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Presenter: Kara, Calkins, Los Angeles, United States
Authors: Kara Calkins1, Stephen Shew2, James Dunn2, Douglas Farmer2, Robert Venick1,2
Kara Calkins1, Stephen Shew2, James Dunn2, Douglas Farmer2, Robert Venick1,2
1Department of Pediatrics, UCLA , Los Angeles, CA, United States; 2Department of Surgery, UCLA, Los Angeles, CA, United States
Background: Intestinal Failure Associated Liver Disease (IFALD) is a major cause of mortality among children with intestinal failure (IF). Cohort studies have reported that IV fish oil (FO) reverses cholestasis and prevents death and transplant.
Objective: To determine the efficacy of a finite FO course.
Methods: FDA and IRB approval was obtained. Inclusion criteria: direct bilirubin (DB) ≥ 2 mg/dL, > 2 weeks of age < 18 years, acquired/congenital GI disorder, and > 60% of parenteral nutrition (PN) calories. IV soybean oil (SO) was replaced with FO (Omegaven™), 1 gm/kg/d IV for 24 weeks or until death or transplant. For comparison, historical SO controls who fulfilled inclusion criteria were matched one-to-one. Baseline characteristics were compared using Chi-square and t-tests. Liver function tests and safety markers were compared over time using repeated measures of ANOVA.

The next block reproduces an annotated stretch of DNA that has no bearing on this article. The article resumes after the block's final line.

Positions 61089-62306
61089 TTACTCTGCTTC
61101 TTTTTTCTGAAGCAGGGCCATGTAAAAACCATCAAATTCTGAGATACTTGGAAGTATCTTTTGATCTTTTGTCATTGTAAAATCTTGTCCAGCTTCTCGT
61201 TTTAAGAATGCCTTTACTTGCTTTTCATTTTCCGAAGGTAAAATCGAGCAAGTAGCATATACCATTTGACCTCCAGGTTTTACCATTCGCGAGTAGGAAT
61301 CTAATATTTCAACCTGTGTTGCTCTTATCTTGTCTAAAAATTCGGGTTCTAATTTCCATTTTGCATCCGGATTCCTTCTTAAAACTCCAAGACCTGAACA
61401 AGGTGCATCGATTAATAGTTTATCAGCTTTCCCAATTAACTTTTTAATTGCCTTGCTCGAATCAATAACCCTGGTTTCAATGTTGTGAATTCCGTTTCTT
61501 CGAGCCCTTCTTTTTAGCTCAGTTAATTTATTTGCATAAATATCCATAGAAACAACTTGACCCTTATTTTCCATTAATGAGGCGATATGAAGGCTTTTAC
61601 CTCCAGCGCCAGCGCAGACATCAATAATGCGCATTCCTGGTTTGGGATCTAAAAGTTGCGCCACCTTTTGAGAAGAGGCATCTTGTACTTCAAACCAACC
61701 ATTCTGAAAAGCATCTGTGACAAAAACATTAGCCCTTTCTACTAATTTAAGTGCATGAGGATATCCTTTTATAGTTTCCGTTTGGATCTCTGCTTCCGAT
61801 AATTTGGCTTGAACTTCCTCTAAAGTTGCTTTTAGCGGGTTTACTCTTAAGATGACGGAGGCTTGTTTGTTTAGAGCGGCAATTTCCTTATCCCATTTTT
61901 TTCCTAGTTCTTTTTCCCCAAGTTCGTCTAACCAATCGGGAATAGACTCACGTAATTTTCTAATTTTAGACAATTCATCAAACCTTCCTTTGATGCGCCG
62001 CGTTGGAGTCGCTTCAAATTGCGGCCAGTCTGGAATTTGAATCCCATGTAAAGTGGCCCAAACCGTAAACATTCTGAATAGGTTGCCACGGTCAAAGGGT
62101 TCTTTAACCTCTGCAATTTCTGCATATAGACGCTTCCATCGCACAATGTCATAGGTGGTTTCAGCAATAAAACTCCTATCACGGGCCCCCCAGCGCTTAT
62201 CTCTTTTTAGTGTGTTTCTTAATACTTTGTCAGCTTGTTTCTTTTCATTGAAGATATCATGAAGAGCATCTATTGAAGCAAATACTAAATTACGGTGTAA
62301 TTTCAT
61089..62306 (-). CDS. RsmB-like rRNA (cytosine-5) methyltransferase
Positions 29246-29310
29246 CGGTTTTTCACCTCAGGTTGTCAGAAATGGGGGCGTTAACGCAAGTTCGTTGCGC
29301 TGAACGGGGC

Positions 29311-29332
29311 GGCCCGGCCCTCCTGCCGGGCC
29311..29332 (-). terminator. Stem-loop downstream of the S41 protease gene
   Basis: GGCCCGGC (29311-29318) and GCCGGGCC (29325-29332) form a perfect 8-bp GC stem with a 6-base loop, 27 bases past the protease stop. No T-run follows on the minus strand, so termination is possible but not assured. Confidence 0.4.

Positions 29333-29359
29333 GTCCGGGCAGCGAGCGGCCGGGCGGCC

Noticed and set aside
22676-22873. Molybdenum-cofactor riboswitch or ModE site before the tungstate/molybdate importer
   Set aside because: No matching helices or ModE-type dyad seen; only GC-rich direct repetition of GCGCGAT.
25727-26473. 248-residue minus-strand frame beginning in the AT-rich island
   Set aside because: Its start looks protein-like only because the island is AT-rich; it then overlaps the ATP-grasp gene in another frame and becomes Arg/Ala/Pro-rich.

Results: 8 FO subjects (median enrollment age: 68 days) were compared to 8 SO. There were no significant differences in baseline demographics, GI diagnosis/anatomy, PN calories, glucose and protein, transaminases, alkaline phosphatase, platelet count, triglycerides and albumin. At enrollment FO had more septic episodes (1.6±0.9 vs 0.4±0.7, p<0.05), higher DB (6.5±3.4 vs 3.7±1.7 mg/dL, p<0.05), received more enteral calories (23±13 vs 3±4%, p<0.005) and less SO (1.3±0.8 vs 2.7±0.5 g/kg/day, p<0.005). At the study endpoint, significant improvements were observed for FO vs SO in DB (0.2±0.1 vs 11.2±5.8 mg/dL, p<0.01), AST (90±47 vs 268±130 U/L, p<0.05) and platelet count (265±166 vs 108±71, p<0.05); no differences were seen in ALT, alkaline phosphatase, albumin, or transplant-free survival. Median time to reversal of cholestasis (DB < 2 mg/dL) in FO was 14±3.2 weeks. No adverse events were observed.
Conclusions: This unique prospective, case-control study demonstrates that short-term administration of FO reverses cholestasis. Follow-up is required to corroborate the long-term sustainability of this effect. This study supports the existing clinical practice that enteral nutrition and low dose IV fat appear to ameliorate IFALD.
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